Crazy, no, he hasn’t felt completely part of that family since he left the Hilltop for the NBA five years ago. “Something always felt missing,” he said Thursday as he climbed a steep metal ladder inside McDonough. Atop a perch where he could see Georgetown President John J. DeGioia giving a speech at senior convocation, Green looked longingly at the students in caps and gowns.
“Finally,” he said.
On Saturday morning, five years after he walked across a Manhattan stage as an NBA lottery pick, Green will traipse across a stage in his own cap and gown. Four years of summer school later — of five-day-a-week, two-hour lectures, papers and discussions — the No. 5 pick in the 2007 draft will be handed a diploma, his degree in English with a minor in theology.
“It’s one of the proudest moments of my life, you know, first person to graduate from college in my family — first person, really, from my neighborhood that I know of that got a four-year college degree,” Green said. “I know some people I grew up with that went to junior college, but I can’t remember anyone who got a four-year degree.
“I might cry. I might smile. I just know I’m going to feel proud I did it — one of the hardest things I ever did.”
Some of us, including many of Green’s ballplaying peers, might ask an obvious question: Why? Why return to college for a degree that could not possibly financially benefit you the way your current profession has?
Imagine signing a multimillion dollar contract at 21, which ostensibly would make you financially secure for life. Then picture the large-living existence of the NBA: Ritz-Carlton and Four Seasons’ maids make your bed, the team secretary makes your travel plans, you never have to fly coach for work, or even print out your boarding pass the night before.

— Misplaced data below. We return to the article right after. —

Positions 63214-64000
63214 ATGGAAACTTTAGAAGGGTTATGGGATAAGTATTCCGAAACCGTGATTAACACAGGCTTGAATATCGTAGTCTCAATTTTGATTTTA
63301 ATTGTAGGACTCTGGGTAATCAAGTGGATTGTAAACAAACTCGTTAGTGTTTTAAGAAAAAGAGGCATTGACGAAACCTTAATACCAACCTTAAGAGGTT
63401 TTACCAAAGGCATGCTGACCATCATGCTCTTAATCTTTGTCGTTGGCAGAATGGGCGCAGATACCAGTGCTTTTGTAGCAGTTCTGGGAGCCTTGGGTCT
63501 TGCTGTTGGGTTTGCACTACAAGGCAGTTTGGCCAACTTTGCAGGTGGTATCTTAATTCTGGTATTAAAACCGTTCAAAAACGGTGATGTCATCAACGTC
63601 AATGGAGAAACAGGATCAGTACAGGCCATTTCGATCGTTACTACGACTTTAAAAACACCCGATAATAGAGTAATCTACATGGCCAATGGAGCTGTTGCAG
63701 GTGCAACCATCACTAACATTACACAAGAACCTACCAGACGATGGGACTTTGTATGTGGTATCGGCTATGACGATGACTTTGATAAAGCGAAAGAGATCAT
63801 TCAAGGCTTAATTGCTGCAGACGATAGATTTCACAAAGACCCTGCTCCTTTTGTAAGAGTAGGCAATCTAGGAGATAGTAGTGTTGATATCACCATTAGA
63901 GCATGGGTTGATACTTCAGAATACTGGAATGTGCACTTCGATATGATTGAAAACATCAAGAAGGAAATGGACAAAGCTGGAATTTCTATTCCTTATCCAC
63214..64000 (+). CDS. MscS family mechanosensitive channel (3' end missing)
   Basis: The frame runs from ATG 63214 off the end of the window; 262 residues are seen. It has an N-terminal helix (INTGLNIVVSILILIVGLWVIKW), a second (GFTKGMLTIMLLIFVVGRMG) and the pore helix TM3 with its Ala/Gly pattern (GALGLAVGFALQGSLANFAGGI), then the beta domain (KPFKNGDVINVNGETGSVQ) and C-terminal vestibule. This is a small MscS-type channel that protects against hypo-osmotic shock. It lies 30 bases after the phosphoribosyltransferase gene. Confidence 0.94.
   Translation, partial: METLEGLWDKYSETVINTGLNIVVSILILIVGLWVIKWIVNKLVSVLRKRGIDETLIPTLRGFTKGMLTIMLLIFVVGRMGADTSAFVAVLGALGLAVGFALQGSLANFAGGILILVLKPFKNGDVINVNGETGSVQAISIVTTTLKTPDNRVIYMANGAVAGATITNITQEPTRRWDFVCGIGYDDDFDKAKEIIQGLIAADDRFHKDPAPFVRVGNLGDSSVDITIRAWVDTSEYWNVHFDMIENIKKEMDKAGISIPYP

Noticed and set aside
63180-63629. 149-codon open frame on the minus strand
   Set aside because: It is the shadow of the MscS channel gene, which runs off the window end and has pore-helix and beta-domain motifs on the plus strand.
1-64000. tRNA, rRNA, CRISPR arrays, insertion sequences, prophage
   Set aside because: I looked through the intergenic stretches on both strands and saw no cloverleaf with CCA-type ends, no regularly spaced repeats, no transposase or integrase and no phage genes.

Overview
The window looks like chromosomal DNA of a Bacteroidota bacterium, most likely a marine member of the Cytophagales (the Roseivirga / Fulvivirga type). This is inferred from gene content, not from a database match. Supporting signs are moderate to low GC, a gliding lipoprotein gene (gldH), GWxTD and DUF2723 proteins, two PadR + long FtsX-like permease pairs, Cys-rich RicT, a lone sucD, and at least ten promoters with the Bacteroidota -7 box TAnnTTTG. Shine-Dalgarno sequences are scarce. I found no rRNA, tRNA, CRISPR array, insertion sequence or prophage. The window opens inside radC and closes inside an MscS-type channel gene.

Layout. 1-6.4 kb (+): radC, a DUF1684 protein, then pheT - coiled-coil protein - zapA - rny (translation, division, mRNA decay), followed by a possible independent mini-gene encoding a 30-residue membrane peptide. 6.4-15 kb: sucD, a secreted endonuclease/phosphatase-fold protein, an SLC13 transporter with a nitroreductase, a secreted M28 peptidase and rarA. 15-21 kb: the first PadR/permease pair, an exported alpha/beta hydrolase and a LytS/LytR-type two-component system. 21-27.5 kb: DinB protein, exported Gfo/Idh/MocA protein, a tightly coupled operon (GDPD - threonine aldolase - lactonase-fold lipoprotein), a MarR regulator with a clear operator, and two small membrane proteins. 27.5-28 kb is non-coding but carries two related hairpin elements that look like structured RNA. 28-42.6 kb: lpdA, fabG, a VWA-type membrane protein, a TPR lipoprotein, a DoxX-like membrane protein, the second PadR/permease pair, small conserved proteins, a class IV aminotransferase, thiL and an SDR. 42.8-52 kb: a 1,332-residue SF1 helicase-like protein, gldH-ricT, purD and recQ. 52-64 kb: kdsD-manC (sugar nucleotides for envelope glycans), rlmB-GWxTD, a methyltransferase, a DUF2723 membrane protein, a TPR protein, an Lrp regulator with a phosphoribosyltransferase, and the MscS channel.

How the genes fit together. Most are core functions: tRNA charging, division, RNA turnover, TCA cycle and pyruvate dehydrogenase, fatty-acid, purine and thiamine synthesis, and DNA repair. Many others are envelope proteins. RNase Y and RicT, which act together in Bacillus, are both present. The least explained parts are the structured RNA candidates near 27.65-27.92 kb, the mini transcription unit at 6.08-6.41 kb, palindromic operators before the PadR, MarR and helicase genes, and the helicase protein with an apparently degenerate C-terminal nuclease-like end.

“The obvious answer is the average NBA career only lasts four years and it’s nice to have a backup plan. But for me , it was more than that,” Green said. “A lot of it was watching Jonathan Wallace and Tyler Crawford and Pat Ewing [Jr.] and all the guys I was close with when they graduated. It really hurt that I didn’t get my degree. I decided I needed to go back and do it.
“Honestly, there are times when I regretted not staying. I’d see the Davidson game [which Georgetown lost in the second round of the 2008 NCAA tournament] and think, ‘Man, if I was there, we wouldn’t [have] lost to them,’ or something like that. But most of the time, it was just that I didn’t get to have a graduation day with my closest friends. I was actually lonely that first year, when I got drafted by Boston and traded to Seattle. That was all the way across the country. I’d be sitting in apartment, in some city I didn’t know, thinking, ‘Why did I leave?’ ”
So he came back — sort of.
When all of his NBA teammates headed to more exotic locales each offseason, Green came home and hit the books. The first week of each five-week summer semester was the worst, he said. “I would just be sitting there, thinking, ‘Why don’t I just go to L.A.?’ Or anywhere else but a lecture hall or classroom.”
Also, Green turns 26 in August. He knows that still sounds young, but it feels old when the kid next to you in class is 19 or 20, and keeps bugging you every minute for inside information on the Boston Celtics.